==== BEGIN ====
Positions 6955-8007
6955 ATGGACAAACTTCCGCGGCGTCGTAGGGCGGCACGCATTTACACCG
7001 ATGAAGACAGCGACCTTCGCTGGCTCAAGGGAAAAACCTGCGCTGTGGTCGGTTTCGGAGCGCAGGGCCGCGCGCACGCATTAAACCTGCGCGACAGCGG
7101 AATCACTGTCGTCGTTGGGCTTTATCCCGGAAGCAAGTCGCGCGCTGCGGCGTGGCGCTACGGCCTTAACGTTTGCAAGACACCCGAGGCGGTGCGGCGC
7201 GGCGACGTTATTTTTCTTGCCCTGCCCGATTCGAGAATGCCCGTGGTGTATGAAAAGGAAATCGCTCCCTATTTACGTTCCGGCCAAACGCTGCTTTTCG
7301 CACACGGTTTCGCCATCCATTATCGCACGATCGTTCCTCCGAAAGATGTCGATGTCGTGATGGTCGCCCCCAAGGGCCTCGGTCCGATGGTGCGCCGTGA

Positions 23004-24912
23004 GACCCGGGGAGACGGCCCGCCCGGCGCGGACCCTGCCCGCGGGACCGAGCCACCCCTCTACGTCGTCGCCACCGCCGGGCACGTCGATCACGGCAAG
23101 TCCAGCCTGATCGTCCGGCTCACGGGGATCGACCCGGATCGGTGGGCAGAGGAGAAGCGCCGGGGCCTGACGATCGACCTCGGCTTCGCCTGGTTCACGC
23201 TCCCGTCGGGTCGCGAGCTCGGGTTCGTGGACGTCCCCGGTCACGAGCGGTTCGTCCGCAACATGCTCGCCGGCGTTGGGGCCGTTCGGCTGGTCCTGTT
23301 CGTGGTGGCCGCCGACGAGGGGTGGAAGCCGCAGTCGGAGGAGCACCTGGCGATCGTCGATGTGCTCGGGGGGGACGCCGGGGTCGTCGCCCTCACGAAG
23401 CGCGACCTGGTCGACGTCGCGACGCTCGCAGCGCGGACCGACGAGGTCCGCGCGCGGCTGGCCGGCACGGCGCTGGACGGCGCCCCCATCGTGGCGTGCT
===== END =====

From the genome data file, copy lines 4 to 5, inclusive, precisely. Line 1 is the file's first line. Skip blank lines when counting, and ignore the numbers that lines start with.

7101 AATCACTGTCGTCGTTGGGCTTTATCCCGGAAGCAAGTCGCGCGCTGCGGCGTGGCGCTACGGCCTTAACGTTTGCAAGACACCCGAGGCGGTGCGGCGC
7201 GGCGACGTTATTTTTCTTGCCCTGCCCGATTCGAGAATGCCCGTGGTGTATGAAAAGGAAATCGCTCCCTATTTACGTTCCGGCCAAACGCTGCTTTTCG